The Tom Wilson fiasco near the end of the season exposed New York’s lack of physicality. That has definitely been upgraded with the addition of Ryan Reaves. Reaves, who played under Gallant in Vegas, is a tough and physical and completely changes the dynamic of the Rangers’ bottom-six. He led the NHL in average hits per 60 minutes last season. In fact, since his first season in 2010-11, he has the third-most hits in the NHL over that time with 2,322. Reaves has made the playoffs all 10 years of his career and that streak should continue in 2021-22.
New York also added a couple of young Stanley Cup winners in Barclay Goodrow and Sammy Blais. But, one of the biggest moves has been to lock up Igor Shesterkin on a four-year contract extension. The 25-year-old goalie became the starter last season after the departure of Henrik Lundqvist. Shesterkin went 16-14-3 with a 2.62 goals-against average, .916 save percentage and two shutouts.
With the breadman, Artemi Panarin, up front, recent Norris winner Adam Fox on the back end, and plenty of young talent ready to develop, the Rangers could be primed to surprise some people next season.
Honourable Mention: Washington Capitals +2500
If they can survive the beat-down Reaves is about to give them on opening night, I think Alex Ovechkin and the Caps’ Cup window is still open, but it’s closing fast.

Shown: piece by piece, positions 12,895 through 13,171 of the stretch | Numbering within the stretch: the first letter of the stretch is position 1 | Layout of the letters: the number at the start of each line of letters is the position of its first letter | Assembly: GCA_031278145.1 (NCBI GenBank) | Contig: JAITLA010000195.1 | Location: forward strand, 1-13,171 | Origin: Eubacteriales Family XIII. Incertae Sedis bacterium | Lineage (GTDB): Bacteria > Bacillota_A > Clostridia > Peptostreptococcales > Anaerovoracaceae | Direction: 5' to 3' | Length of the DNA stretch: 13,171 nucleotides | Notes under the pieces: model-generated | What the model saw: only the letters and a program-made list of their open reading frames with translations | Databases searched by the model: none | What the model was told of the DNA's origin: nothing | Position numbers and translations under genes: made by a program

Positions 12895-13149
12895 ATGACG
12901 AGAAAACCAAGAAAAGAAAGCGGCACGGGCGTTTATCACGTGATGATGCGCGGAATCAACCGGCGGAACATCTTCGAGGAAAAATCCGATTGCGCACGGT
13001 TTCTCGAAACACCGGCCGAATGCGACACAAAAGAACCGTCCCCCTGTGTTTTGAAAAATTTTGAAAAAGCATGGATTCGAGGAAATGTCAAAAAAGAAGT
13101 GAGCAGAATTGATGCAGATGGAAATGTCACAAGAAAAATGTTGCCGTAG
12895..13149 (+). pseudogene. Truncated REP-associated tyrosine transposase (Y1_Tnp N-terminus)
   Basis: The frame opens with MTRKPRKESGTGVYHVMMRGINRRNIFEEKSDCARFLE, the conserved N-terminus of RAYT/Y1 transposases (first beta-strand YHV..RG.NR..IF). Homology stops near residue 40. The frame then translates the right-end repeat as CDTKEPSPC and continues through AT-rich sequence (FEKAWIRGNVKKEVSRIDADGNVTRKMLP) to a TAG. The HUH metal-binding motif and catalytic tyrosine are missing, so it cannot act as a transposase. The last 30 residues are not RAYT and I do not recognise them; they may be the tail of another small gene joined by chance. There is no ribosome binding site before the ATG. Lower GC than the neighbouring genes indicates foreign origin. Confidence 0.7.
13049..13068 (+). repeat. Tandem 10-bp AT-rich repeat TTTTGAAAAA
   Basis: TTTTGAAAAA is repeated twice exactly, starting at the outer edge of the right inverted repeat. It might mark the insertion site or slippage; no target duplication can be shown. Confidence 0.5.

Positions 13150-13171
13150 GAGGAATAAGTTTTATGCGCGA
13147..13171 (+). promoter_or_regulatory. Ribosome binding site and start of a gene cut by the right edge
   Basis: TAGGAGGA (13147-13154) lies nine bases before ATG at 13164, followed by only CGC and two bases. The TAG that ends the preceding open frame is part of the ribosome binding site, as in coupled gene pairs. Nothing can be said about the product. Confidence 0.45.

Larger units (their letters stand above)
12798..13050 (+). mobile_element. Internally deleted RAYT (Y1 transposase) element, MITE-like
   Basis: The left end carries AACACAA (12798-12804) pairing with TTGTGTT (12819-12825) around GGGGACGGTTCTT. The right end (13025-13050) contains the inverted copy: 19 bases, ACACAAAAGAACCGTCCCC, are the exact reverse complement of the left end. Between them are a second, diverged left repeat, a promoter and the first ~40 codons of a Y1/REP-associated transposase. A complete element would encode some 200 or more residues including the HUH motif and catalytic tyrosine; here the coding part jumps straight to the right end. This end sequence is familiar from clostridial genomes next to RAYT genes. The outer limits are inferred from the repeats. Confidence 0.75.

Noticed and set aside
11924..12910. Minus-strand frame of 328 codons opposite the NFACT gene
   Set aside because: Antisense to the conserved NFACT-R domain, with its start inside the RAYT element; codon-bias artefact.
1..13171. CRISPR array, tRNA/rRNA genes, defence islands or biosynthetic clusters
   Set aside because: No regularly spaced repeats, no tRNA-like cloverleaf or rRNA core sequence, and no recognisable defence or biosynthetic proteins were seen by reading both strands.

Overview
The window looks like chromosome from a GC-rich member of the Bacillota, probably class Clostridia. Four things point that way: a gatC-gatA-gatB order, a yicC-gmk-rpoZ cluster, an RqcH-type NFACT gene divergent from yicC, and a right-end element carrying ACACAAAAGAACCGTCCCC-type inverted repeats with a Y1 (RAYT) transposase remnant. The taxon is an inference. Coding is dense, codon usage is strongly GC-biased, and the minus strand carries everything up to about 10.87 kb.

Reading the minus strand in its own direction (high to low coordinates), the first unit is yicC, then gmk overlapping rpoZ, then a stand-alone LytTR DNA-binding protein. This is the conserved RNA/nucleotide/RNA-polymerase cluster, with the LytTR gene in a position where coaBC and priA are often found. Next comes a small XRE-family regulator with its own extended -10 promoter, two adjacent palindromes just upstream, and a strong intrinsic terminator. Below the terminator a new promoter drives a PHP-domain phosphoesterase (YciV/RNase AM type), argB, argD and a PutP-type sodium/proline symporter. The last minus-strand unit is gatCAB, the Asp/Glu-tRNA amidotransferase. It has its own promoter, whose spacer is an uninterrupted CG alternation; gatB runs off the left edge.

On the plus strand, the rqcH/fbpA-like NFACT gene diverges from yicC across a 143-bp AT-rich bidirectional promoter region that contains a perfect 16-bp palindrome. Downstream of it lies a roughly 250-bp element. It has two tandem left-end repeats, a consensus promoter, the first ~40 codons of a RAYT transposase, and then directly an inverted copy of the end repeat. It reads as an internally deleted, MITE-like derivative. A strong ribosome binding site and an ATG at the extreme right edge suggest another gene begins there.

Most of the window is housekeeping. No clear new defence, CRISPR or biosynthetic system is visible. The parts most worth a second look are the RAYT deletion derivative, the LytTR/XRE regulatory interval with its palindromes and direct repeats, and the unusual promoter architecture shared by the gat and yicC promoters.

I had Chicago pegged as a team due for improvement even before the Marc-Andre Fleury trade. After three Stanley Cups in six years, there’s a real vibe around this group as a team that is ready for one last kick at the can.
It’s not often a team will move any major award winner in the off-season, especially the Vezina winner, but that’s exactly what happened with Fleury. The Flower is a three-time Stanley Cup winner and he’s coming off one of the best seasons of his career. He went 26-10-0 with a 1.98 GAA and .928 SV in the regular season. Fleury followed that up in the playoffs with a a 9-7-0 record, a 2.04 GAA and a .918 SV in the playoffs.
Another new face is defenceman Seth Jones. The 26-year-old instantly becomes the Blackhawks’ No. 1 defenceman and he has a chance to thrive in Chicago. Jones was the fourth overall pick out of Nashville in 2013. In 381 career NHL games, he’s scored 50 goals and 173 assists, averaging over 24 minutes per night.
Up front, Chicago brought in back-to-back Stanley Cup winner Tyler Johnson. He scored 22 points (8G, 14A) in the regular season and seven points (4G, 3A) in the playoffs. With an opportunity for a bigger role on the Blackhawks, Johnson will slot in nicely as the second or third line centre.
If captain Jonathan Toews can come back helathy this season, Chicago is another team that may be able to squeeze out one last playoff run.
Honourable Mention: Seattle Kraken +4000
Could Seattle make a run to the Stanley Cup Finals in their inaugural season like Vegas did a few years ago? It’s unlikely, but the Golden Knights proved expansion teams can be competitive right away, so the Kraken at least have a blueprint to follow.